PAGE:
Access to clean water is essential to a safe and decent place to call home. Over several years we worked in Bangladesh with Habitat for Humanity Bangladesh to improve community access to safe water and hygiene.
We are working in Fiji alongside the community in Tuvuya to build resilience to disaster through build back safer training.
Lima was born in one of Bangladesh’s biggest slums and has lived here her entire life.
The greatest concern for mother of four, Daw Than, is that her children are healthy and safe.
On World Toilet Day last week, several events were held in locations around Bangladesh where we are currently running our Water and Sanitation Project.
At Habitat, our work is not only about empowering individuals, but entire communities.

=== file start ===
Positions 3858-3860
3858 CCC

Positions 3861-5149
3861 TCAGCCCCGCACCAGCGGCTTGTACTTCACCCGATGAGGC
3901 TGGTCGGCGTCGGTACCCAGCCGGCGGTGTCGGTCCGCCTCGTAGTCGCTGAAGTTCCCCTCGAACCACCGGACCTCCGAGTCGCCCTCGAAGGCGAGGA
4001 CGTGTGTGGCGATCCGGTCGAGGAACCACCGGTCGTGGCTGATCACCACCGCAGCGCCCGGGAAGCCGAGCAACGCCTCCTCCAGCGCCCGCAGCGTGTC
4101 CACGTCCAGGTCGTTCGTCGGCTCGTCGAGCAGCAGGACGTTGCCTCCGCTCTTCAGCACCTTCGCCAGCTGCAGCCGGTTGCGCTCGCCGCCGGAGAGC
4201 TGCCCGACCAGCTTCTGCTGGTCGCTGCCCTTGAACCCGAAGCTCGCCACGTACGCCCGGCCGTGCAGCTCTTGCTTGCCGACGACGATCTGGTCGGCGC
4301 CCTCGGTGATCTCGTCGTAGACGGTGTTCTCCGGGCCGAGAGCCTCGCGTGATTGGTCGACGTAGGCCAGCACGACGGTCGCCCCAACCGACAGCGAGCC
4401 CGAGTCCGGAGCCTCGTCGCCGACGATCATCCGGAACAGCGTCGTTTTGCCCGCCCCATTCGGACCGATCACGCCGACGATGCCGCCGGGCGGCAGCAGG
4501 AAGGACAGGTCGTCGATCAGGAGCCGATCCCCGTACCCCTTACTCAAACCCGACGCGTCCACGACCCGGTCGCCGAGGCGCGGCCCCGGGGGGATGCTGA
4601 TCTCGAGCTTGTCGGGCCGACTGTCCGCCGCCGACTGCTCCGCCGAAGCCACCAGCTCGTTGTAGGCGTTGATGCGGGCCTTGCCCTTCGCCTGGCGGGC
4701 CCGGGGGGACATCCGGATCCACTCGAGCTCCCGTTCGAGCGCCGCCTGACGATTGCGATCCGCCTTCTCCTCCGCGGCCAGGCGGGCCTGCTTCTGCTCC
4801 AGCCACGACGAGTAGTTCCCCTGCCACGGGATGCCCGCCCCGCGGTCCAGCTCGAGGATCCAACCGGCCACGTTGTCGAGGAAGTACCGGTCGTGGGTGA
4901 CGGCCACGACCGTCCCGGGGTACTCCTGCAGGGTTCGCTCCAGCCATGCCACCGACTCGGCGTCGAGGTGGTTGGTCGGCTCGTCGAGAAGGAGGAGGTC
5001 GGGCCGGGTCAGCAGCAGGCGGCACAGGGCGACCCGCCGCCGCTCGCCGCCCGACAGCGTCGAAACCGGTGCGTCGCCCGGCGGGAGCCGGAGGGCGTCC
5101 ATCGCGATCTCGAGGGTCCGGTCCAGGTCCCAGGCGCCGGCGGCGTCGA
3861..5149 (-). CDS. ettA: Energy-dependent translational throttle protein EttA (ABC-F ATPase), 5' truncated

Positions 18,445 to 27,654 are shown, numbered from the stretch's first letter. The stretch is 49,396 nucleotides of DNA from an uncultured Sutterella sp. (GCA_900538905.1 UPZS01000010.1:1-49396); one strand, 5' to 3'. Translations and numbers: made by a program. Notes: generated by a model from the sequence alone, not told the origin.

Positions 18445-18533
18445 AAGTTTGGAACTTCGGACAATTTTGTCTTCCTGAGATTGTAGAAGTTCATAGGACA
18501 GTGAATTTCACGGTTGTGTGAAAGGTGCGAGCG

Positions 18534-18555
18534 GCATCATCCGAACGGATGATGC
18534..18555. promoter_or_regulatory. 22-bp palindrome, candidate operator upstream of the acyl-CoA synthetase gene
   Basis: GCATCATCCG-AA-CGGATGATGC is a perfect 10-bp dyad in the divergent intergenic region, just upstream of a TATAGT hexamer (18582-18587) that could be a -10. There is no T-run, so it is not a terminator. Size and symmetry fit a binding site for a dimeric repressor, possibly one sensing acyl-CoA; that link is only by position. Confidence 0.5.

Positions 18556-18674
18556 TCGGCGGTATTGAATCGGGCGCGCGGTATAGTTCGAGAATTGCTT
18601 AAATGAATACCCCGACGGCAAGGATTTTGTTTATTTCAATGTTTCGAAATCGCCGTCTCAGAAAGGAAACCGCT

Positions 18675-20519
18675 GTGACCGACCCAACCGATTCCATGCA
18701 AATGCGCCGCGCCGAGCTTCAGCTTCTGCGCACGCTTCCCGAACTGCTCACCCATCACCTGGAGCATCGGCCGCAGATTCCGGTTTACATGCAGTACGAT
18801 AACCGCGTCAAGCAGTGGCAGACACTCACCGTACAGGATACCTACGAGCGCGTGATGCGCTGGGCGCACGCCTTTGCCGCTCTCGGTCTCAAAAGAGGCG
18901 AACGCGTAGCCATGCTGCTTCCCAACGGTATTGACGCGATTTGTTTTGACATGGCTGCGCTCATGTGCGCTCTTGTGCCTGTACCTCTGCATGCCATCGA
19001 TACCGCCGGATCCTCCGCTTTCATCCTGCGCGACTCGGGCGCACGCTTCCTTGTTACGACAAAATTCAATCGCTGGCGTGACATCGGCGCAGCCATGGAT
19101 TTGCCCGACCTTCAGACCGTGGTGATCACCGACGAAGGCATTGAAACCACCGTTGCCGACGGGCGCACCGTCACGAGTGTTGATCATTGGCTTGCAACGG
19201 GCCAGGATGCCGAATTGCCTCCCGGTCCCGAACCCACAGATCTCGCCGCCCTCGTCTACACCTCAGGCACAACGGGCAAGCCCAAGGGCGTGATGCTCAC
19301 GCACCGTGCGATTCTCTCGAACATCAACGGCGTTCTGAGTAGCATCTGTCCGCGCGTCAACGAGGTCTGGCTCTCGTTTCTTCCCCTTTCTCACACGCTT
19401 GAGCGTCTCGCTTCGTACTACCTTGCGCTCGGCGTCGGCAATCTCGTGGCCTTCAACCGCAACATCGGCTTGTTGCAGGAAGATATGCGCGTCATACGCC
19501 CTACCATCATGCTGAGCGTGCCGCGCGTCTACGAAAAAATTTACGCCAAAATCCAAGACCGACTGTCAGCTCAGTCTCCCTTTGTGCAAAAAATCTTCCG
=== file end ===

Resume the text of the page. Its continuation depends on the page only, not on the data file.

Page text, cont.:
This Sunday marks the 22nd annual World Water Day. It’s a timely reminder and an opportunity to raise awareness of the importance of access to water, sanitation and hygiene and the effects this has not only on public health, but poverty reduction and economic development.
Daw, a housewife and her husband U San, a casual labourer live in Phar Pain, Mon State with their three children. U San works in an orchard garden and earns 2500-3000 Kyats each day and Daw takes care of the children and household.